Lloyd also continued to compose works for leading choreographers, including Jose Limon's 1947 work, "La Malinche,"[8][9] as well as chamber works for the piano [10][11] and violin.[12] He worked tirelessly as a teacher and educator and his influence can be felt in the works of the many students [13] who passed through Juilliard during his tenure. He eventually left Juilliard in 1963 to serve as Dean of the Oberlin College Conservatory of Music;[14] he received a Doctorate of Music from the Philadelphia Conservatory of Music the same year.[6]

In 1965, he left Oberlin to create the Rockefeller Foundation's arts program,[15][16] serving there as Director of Arts Programming until 1972. He published a number of books during his career, including the beautifully written and illustrated "Golden Encyclopedia of Music," "Fireside Book of Favorite American Songs" and "Fireside Book of Folk Songs."[17] He played a pivotal role in the re-emergence and popularity of Scott Joplin's ragtime tunes some 30 years after the Depression when he persuaded Vera Brodsky Lawrence to edit, "The Complete Works of Scott Joplin." [6]

Lloyd died of leukemia at his home in Greenwich, CT in 1980. His legacy is a varied one, with his impact felt in diverse aspects of the arts over four decades. His overall impact on American music is considerable, though, and continues to resonate today.


  • Smolowe, Jill. New York Times, 1 Aug 1980[6]
  • Books by Norman Lloyd, Goodreads.[17]
  • Taubman, Howard. New York Times, 21 Feb 1956[12]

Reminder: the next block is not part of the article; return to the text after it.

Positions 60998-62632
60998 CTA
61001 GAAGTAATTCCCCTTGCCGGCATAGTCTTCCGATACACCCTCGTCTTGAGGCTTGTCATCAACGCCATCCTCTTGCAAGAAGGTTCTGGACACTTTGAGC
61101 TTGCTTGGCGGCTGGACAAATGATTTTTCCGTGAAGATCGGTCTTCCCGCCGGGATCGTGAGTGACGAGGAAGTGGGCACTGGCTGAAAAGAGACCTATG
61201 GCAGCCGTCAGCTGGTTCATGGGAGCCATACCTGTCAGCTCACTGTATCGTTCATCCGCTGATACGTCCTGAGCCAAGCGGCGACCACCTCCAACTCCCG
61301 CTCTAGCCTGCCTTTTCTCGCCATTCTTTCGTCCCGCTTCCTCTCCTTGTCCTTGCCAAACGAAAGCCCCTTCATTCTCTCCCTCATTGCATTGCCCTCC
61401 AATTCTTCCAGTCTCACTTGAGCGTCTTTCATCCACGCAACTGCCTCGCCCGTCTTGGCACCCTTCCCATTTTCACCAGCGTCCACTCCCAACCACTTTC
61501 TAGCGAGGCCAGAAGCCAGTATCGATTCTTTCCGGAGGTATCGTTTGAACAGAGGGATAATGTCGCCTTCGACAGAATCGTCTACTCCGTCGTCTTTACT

• Martin, John. New York Times 15 April 1961[18]
  • Clark, George. The Morning Record 7 May 1965[16]
  • Sherman, Robert. New York Times 2 February 1981[19]
  • Calta, Louis. New York Times, 6 November 1971[20]
  • Schonberg, Harold. New York Times 25 April 1958[13]
  • Barnes, Clive. New York Times 30 March 1968[9]
  • Kisselgoff, Anna. New York Times 17 February 1995[21]
  • Naxos, Classical Music Archives - Norman Lloyd, Artist Profile.[11]
  • Bova, Elyse. Martha Graham: A Brief History[22]
  • Olmstead, Andrea. Juilliard: A History[23]
  • 100 Years: The Rockefeller Foundation.[24]
  • Teck, Katherine. Making Music For Modern Dance.[5]
  • Swayne, Steve. Orpheus in Manhattan: William Schuman and the Shaping of America's Musical Life.[25]
  • Anna North on Alex North.[26]
  • Yonkers Herald[14]


  1. ^ "Films". International Film Foundation. Retrieved 2014-06-01.
  2. ^ Fundamentals of Sight Singing and Ear Training: Arnold Fish, Norman Lloyd: 9780881337204: Books. ISBN 088133720X.
  3. ^ Anna Kisselgoff (1999-02-08). "DANCE REVIEW; Protest Themes Lurk in Graham's 1935 'Panorama' - New York Times". Retrieved 2014-06-01.
  4. ^ "Artists: G-H | Jacob's Pillow Dance Interactive". Archived from the original on 2014-06-05. Retrieved 2014-06-01.